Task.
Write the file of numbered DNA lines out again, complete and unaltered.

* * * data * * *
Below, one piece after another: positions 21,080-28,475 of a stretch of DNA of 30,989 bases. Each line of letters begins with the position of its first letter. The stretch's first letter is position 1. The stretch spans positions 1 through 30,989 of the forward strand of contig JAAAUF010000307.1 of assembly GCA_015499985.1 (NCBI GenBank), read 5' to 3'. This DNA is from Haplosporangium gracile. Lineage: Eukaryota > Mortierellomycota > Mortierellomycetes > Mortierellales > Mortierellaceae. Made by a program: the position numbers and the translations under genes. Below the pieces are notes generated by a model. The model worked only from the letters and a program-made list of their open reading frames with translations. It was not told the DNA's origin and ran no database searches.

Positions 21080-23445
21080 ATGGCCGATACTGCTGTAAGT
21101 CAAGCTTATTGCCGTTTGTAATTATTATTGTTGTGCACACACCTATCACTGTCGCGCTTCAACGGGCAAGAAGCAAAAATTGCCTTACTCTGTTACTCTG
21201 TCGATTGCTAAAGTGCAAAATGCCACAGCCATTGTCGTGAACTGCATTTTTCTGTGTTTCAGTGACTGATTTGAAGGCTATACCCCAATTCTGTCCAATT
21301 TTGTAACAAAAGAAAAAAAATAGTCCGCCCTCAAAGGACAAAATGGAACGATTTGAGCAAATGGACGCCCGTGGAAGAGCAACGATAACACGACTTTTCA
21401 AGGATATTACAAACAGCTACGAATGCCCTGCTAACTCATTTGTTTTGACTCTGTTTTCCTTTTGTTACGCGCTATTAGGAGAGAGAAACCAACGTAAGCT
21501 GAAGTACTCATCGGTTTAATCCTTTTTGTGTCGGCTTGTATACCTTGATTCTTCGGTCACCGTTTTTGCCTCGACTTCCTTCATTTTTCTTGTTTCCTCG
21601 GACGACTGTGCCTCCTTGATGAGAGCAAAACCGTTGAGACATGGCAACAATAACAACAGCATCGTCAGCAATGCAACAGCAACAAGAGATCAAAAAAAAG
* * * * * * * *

Below, one piece after another: positions 21,080-28,475 of a stretch of DNA of 30,989 bases. Each line of letters begins with the position of its first letter. The stretch's first letter is position 1. The stretch spans positions 1 through 30,989 of the forward strand of contig JAAAUF010000307.1 of assembly GCA_015499985.1 (NCBI GenBank), read 5' to 3'. This DNA is from Haplosporangium gracile. Lineage: Eukaryota > Mortierellomycota > Mortierellomycetes > Mortierellales > Mortierellaceae. Made by a program: the position numbers and the translations under genes. Below the pieces are notes generated by a model. The model worked only from the letters and a program-made list of their open reading frames with translations. It was not told the DNA's origin and ran no database searches.

Positions 21080-23445
21080 ATGGCCGATACTGCTGTAAGT
21101 CAAGCTTATTGCCGTTTGTAATTATTATTGTTGTGCACACACCTATCACTGTCGCGCTTCAACGGGCAAGAAGCAAAAATTGCCTTACTCTGTTACTCTG
21201 TCGATTGCTAAAGTGCAAAATGCCACAGCCATTGTCGTGAACTGCATTTTTCTGTGTTTCAGTGACTGATTTGAAGGCTATACCCCAATTCTGTCCAATT
21301 TTGTAACAAAAGAAAAAAAATAGTCCGCCCTCAAAGGACAAAATGGAACGATTTGAGCAAATGGACGCCCGTGGAAGAGCAACGATAACACGACTTTTCA
21401 AGGATATTACAAACAGCTACGAATGCCCTGCTAACTCATTTGTTTTGACTCTGTTTTCCTTTTGTTACGCGCTATTAGGAGAGAGAAACCAACGTAAGCT
21501 GAAGTACTCATCGGTTTAATCCTTTTTGTGTCGGCTTGTATACCTTGATTCTTCGGTCACCGTTTTTGCCTCGACTTCCTTCATTTTTCTTGTTTCCTCG
21601 GACGACTGTGCCTCCTTGATGAGAGCAAAACCGTTGAGACATGGCAACAATAACAACAGCATCGTCAGCAATGCAACAGCAACAAGAGATCAAAAAAAAG